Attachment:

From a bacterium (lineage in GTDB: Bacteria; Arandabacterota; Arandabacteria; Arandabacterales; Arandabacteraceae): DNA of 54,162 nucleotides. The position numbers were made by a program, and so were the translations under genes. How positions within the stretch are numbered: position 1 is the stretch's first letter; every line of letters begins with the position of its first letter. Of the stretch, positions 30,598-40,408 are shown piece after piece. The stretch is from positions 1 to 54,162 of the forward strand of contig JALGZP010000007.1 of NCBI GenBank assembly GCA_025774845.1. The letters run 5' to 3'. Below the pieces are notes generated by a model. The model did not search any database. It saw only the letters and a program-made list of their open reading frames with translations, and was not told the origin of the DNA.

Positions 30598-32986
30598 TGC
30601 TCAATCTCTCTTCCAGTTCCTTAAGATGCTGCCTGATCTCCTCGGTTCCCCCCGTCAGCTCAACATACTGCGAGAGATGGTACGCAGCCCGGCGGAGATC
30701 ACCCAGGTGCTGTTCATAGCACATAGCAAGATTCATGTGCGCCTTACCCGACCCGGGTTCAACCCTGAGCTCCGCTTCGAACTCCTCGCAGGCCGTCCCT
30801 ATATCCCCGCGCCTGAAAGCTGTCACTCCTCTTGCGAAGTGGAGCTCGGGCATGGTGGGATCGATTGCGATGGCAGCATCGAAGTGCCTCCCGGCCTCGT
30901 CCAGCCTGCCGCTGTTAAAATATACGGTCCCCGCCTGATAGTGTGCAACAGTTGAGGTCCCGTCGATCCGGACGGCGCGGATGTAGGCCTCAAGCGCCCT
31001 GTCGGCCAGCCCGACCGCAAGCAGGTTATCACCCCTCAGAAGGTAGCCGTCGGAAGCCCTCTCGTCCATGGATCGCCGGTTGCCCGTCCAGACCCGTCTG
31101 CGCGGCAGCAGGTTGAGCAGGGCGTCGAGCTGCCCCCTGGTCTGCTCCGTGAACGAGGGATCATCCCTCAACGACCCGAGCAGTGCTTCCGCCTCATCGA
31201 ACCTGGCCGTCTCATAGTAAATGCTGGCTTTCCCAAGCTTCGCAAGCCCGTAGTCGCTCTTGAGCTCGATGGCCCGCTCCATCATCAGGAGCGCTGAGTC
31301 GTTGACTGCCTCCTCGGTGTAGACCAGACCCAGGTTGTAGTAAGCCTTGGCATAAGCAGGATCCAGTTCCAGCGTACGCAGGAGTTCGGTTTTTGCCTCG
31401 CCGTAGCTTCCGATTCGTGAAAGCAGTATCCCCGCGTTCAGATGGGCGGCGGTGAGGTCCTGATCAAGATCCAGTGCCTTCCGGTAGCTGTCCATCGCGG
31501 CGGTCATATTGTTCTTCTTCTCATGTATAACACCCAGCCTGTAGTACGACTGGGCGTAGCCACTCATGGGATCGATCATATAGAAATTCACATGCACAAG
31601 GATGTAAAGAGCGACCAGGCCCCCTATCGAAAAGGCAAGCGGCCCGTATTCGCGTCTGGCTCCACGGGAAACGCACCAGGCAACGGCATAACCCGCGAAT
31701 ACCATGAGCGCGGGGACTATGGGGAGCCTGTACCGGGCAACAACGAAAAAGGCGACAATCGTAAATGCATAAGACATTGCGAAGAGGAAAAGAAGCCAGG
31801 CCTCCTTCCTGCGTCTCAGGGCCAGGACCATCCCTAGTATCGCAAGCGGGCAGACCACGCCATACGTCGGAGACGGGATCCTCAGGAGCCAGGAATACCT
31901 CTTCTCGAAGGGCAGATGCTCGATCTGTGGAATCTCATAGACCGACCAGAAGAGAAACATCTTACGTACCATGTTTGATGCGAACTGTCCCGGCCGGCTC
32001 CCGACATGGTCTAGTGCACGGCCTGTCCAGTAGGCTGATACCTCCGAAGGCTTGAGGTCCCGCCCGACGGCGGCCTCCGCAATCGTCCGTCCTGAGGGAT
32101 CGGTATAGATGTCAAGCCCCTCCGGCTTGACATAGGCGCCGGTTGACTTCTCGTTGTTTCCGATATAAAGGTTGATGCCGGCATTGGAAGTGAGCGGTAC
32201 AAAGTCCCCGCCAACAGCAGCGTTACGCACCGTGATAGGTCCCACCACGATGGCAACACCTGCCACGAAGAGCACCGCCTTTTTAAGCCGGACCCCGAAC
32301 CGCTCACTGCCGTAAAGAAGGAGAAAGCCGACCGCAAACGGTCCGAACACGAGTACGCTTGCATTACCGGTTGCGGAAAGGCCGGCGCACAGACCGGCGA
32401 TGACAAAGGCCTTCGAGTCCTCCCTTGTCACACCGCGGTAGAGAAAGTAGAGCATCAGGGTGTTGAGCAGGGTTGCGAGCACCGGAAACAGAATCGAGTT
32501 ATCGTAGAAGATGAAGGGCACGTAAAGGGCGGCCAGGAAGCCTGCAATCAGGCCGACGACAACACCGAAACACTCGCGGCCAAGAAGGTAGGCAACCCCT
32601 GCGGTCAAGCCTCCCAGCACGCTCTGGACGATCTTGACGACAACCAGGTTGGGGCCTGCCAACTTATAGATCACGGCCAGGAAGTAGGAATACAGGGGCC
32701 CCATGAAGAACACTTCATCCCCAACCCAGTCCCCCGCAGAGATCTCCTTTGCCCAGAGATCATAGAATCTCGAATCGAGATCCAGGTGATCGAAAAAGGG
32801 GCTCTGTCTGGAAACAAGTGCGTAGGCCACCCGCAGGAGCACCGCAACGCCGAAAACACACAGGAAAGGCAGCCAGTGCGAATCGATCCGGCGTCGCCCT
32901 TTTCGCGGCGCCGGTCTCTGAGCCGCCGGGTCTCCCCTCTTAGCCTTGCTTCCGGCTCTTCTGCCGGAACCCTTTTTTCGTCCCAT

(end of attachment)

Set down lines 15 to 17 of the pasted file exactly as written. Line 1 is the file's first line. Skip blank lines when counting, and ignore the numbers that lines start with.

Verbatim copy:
31701 ACCATGAGCGCGGGGACTATGGGGAGCCTGTACCGGGCAACAACGAAAAAGGCGACAATCGTAAATGCATAAGACATTGCGAAGAGGAAAAGAAGCCAGG
31801 CCTCCTTCCTGCGTCTCAGGGCCAGGACCATCCCTAGTATCGCAAGCGGGCAGACCACGCCATACGTCGGAGACGGGATCCTCAGGAGCCAGGAATACCT
31901 CTTCTCGAAGGGCAGATGCTCGATCTGTGGAATCTCATAGACCGACCAGAAGAGAAACATCTTACGTACCATGTTTGATGCGAACTGTCCCGGCCGGCTC